"Asian Awareness Week Events Slated Through Saturday." November 17, 1993.


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"Asian Awareness Week Events Slated Through Saturday." November 17, 1993.
Series Title:
Asian Kaleidoscope Month articles and advertisements in the Florida Alligator
Physical Description:
Mixed Material
Asian American Student Union
Independent Florida Alligator
Independent Florida Alligator
Place of Publication:
Gainesville, FL
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University of Florida
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University of Florida
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All rights reserved by the source institution.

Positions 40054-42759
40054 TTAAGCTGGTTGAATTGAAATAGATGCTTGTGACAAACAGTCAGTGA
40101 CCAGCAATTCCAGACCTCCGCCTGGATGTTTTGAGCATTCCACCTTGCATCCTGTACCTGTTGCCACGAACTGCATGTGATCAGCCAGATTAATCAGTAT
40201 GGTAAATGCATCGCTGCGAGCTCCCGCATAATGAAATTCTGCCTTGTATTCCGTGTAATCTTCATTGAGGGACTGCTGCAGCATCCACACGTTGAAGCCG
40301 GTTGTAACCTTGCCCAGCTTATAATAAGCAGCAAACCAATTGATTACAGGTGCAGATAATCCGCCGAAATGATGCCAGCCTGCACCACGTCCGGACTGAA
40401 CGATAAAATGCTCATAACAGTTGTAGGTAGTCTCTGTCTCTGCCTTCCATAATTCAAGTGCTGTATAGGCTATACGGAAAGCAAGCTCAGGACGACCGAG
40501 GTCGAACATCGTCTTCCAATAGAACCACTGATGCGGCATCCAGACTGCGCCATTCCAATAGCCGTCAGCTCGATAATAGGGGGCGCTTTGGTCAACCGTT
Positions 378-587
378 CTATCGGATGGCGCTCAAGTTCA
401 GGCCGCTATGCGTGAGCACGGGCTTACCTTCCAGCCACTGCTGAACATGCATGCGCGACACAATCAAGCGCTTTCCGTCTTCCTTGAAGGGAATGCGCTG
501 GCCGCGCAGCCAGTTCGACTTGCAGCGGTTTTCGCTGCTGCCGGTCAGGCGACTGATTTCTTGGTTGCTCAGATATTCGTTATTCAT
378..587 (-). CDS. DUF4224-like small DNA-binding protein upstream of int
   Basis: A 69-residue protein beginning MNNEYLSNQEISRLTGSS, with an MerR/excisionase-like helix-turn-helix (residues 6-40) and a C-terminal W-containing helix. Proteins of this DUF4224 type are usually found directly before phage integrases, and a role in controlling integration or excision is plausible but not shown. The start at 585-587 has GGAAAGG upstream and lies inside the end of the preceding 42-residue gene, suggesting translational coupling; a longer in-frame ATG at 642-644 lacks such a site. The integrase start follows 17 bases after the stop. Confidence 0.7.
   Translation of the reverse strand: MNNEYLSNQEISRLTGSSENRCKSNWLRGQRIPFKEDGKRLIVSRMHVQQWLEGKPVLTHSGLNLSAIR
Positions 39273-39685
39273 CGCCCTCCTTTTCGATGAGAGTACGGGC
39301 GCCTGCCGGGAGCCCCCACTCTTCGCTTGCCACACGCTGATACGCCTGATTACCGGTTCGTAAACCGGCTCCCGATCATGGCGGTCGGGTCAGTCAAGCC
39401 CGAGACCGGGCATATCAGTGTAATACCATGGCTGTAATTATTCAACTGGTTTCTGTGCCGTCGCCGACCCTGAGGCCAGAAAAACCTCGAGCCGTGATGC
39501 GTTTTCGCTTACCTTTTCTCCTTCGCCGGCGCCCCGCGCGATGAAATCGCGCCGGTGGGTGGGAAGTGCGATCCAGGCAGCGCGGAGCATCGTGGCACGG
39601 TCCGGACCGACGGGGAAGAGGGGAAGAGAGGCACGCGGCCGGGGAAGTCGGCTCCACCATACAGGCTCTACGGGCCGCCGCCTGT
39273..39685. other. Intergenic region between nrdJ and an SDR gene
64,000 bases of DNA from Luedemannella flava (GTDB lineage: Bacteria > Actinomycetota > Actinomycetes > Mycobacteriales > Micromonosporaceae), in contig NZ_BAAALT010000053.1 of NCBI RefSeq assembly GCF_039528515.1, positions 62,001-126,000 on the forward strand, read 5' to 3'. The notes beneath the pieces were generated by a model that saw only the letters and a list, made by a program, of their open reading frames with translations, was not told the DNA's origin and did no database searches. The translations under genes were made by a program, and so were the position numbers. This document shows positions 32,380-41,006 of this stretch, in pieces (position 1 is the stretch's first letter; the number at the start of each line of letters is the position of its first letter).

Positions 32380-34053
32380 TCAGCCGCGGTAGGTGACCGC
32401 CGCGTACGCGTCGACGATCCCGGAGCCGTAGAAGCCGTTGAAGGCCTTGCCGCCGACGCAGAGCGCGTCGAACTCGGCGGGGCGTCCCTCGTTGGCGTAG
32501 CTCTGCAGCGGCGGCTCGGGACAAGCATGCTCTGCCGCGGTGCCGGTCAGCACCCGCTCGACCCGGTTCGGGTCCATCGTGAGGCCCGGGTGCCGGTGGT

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10,AlLIGATOR,WEDNESDAY, NOVEMBER 17,1993AsianAwarenessWeekEventsSlatedThroughSaturdayUPssecondannualAsian AwarenWeekcontinuesthroughSaturdaywievents deSigned to highlightthedive .ontheAsian continent. The celebration, sponsoredbythe V unteers for International Student Affairs the Reitz Union Program Office, inclu the following events:TodayCoffee house with free re ments, 7 p.m., Broward Hall; Lebanese sine, featuring cabbage rolls with lamb,UnionFood Services. ThUISday Children's show,11a. Reitz Union Ballroom; film showings, StoryofQui Ju"and''Koyaanisqatsi,$1studentsand$1.50 f9r general public, 8p.Reitz Union Cinema; Asian talk with refreshments, 8:30 p.m., Beaty Commo ThaiandKorean cuisine, featuringchisaute withpeanutsauceandkim-chee, Union Food Services.FridayAsian Cultural Night, 7 p. Reitz Union Ballroom; Reitz Union repeated, $1.50 for studentsand$2for eral public, 7and9:30 p.m.; Japanese sine,featuringgrilled mahi-mahi, Re Union Food Services.SaturdayReitz Union films repea $1.50 for studentsand$2for generalpub7and9:30p.m..In addition, the celebration includes week-long foodandclothing drive for Salvation Army. Donated items shoulddroppedoffatthe VISA Office,322Union.FormoreinformationaboutAsiAwareness Week, call ShadanorFShamim,392-1665ext.322,orAnMuracciole,392-1655. features a hoist systemthatlifts glass research plotsoutofthegroundso tists cangeta close lookatroot systthelaboratory. Scientistssaythe s makes it easier for them to inspect the importantpartoftheroots the top inches -intheir research studies. The Envirotron enables scientiststotrol the environment the tempera water,light-as well asotherstresses,asinsects, nematodesandfungi, to d minehowturfgrassrespondsto chan environmental conditions. They can m torthe flow of pesticides, waterandf izer through the soilanddetermine well rootsaregrowingin spedal root0vation chambers.Bystudying the entire turfgrass sys Envirotron scientists willtryto find wa reduce inputs, suchaswaterpesticides fertilizer,andto developnewmethod use effluent, saltwaterandreclaimedwafor turfgrass irrigation. In the future,hopeto genetically engineernewturf varieties resistant to heat, cold,droughtdisease.Housingandstudyquarterson Envirotron site are expected to attractIing turf scholarsandteachers worldwide conduct researchandseminars there. Builtinsix months, the Envirotron funded through $350,000inprivate fund' from the Florida Turfgrass ResearchFodationand$350,000 in matching stateUFSenateDecemberAgendaItemsDueNov.19The University Senate Steering Commit tee is gathering informationandseeking inputfrom Senate membersandother inter estedfacui ty for inclusion the agenda for the Senate'sDec.9 meeting. Facul ty members should forward infor mation items for Senate discussion to the Senate Steering CommitteebyFriday, Nov.19.The Steering Committee will meet Nov.22to review submitted itemsandpreparethe agenda. Typed proposalsorsuggestions should be sent to Martha Clendenin, Senate Steer ing Committee chair, Box 100154, Health Science Center,orto Angie Wubbel, Senate secretary,222Criser Hall. For additional information, call Wubbel,392-1361ext7302.TerrilNell(left),chairoftheEnvironmental HorticultureDepartment,andBert McCarthy, associate professorandEnvirotron coordinator, attherhizotron, a facility forstudyingrootgrowththatispartofthenewTurfgrassEnvirotronResearch Facility. (UP/IFASphotobyMiltPutnam) Envirotron is the rhizotron, a laboratory for studying root growth. Most rhizotrons are builtunderground,allowing scientists tostudyrootsupto adepthofsix feet. ButatUF, the rhizotronINTERNATIONALSTUDENT&SCHOLAR SERVICES -123Tigert Hall, 392-1345; 10 a.m. to 4:30 p.m. weekdays; telephonehours8 a.m. to 4:30 p.m. OFF-CAMPUS SOURCES ALACHUA COUNTY INTERVENTION CENTER -730N.E. Waldo Road, Suite100;24-hour phone counseling emergency num ber 376-4444 and in-office counseling avail ablebycalling372-3659;for emotional crises. CORNER DRUG STORE -1300N.W. 6th St., 378-1588; 8 a.m.to7:30 p.m. Monday through Thursdayand8 a.m. to 5 p.m. Fri day; for alcohol, drug-relatedandemotional problems. With less than four weeks of classes re maining in fall term, Student Services Dean Thomas Hill has written UF faculty members reminding them that the end of the term may be a stressful time for many students. Hill offersthefollowing listofreferral sources faculty, staffandothers can suggest to students with academic, socialorper sonal problems. ON-CAMPUS SOURCES STUDENT MENTAL HEALTH Infir mary, 392-1171; 8 a.m. to 4:30 p.m. week days; weekends call 392-1171; 24-hour on call telephone consultation; for personal, in terpersonalandemotional concerns. CENTER FOR SEXUAL ASSAULT / ABUSE RECOVERY&EDUCATION(CARE) Infirmary, 392-1161ext231;8 a.m. to4:30p.m. weekdays; weekends call 392-1161; counselor on-call24hours. STUDENT HEALTH CARECENTERInfirmary, 392-1161 ext.220;8 a.m. to 8 p.m. weekdaysandnoon to 4 p.m. SaturdayandSunday; physician on-call 24hoursfor emer gencies; for physical health problems.COUNSELINGCENTERP301 Peabody Hall, 392-1575; 8 a.m.to4:30 p.m. weekdays. OFFICE FOR STUDENT SERVICES P202 Peabody Hall, 392-1261; 8 a.m.fo4:30 p.m. weekdays. CAMPUSALCOHOL&DRUG RE SOURCE CENTER -A division of Student Services, P202 Peabody Hall, 392-1261; 8 a.m.to4:30 p.m. weekdays; for alcohol-ordrug related problems.DeanHillRemindsFaculty,StaffMembersOfStudentStressAtSemester'sEndUF'sOne-Of-A-KindTurfgrassEnvirotronResearchFacilityToBeDedicatedNov.19UF President John Lombardi will dedi cate auniquelaboratorycalledtheTurfgrass Envirotron ResearchFacility-at10:30 a.m. Fridayatthenewfacility, north of Fifield HallonHull Road next to the EnvironmentalHorticultureDepartmentgreenhouse complex. Steven Melynk, ABCSports golf analystandpresident of the Riverside Golf Group in Jacksonville, will give the dedication address. Also scheduled to participate in the public ceremony are James Davidson, UP vice presidentfor agricultureandnatural resources; Nicholas Dennis, Florida Turfgrass Associa tion president; and State Rep. Bob Casey. Believed to be the only facility of its kindinthe nation, the Envirotron offers scien tists a rare opportunity tostudytheentire turfgrass system from roots to blades onone site. Scientists from manydisciplines are ex pectedtouse the Envirotron to study all as pects of turfgrass growth, including insect control, root growthandwaterandfertilizer. "With this facility,wecanaddressenvi ronmental issuesandnatural resources is sues related to turfandagricultural com modities," said Terril Nell, chair ofUFsEnvironmental Horticulture Department. Scientists are trying to findmoreproduc tive ways to save resourcesand,atthe same time, improve the quality of turfgrass for commercial sod producers, golf course us ersandhomeowners. The 3,loo-square-foot Envirotron is com prised of a greenhouse, four climate-con trolled glasshouses, two walk-ingrowthchambers, two research laboratories, stud y/ living quarters, classroomsandoffices. PerhapsthemostunusualfeatureoftherancisAlleneceivesPrestigiousU.OfChicagoHonorFRANCIS ALLEN UF'sHubertHurstEminentScholarUFsAssociationofHealth Center Col lege Councils is presenting two seminars this monththatexamine health-care reform. The first seminar, "State Health Care Re form," is slated for 7 p.m. Monday, Nov.22.The speaker is Mathis Becker, M.D., chairmanof the Florida Medical Association's CouncilonLegislation. The second seminar, "Health Care in the Future," is set for 7 p.m. Tuesday, Nov.30.The speaker is Clement Beasold, executive director of the Institute for Alternative Fu tures, Alexandria, Va. Both seminars willbeheldinthe Medi cal Science Building Auditorium. The seminars, which are freeandopento the public,aresponsoredbythe Board of College CouncilsandfundedbyStudent Government. Formoreinformation, call Erika Noll, 378-2519.AbandonedPropertyAuctionTodayAtJWRUThe Reitz Union will holdanauction of abandonedpropertybeginningat9 a.m. todayonthe Reitz Union Colonnade. Vehicles that can be titled, bicycles, books, jewelry, clothingandother miscellaneous items will be soldtothe highest bidder. The auction will continue until all items are sold,andproceeds will go to the Gator Student Loan Fund. For more information, callPamBourg, Reitz Unionstudentactivities office, 392-1673. Eight leading scholars fromaroundthe world includingUFlawProfessor Francis Allen received the University of Chicago's prestigious honorary degree at presidential inauguration ceremonies Oct.20.Allen received an honorary doctor of laws degree. Chicago'shonorarydegreesareunique in academe because they are awarded only for scholarship of the highest quality. Allen's contributionstothe legal profes sion have influenced the theory and practice of criminal lawand pl'OCt.'dure. Hewasthe principal architect of the provision of legal assistance to i!\digent accused which today is availableineveryU.S.jurisdiction. Allen holds the Huber Hurst Eminent Scholar ChairatUP.Hepreviously served as of the University of Michigan Law School,andlaw faculty memberatthe Uni versity of ChicagoandatHarvardandNorth western universities.Heis the author of11booksandmore than60scholarly articles._Health-CareReformIsTopicOfSeminarsSetForThisMonth .FWRIDA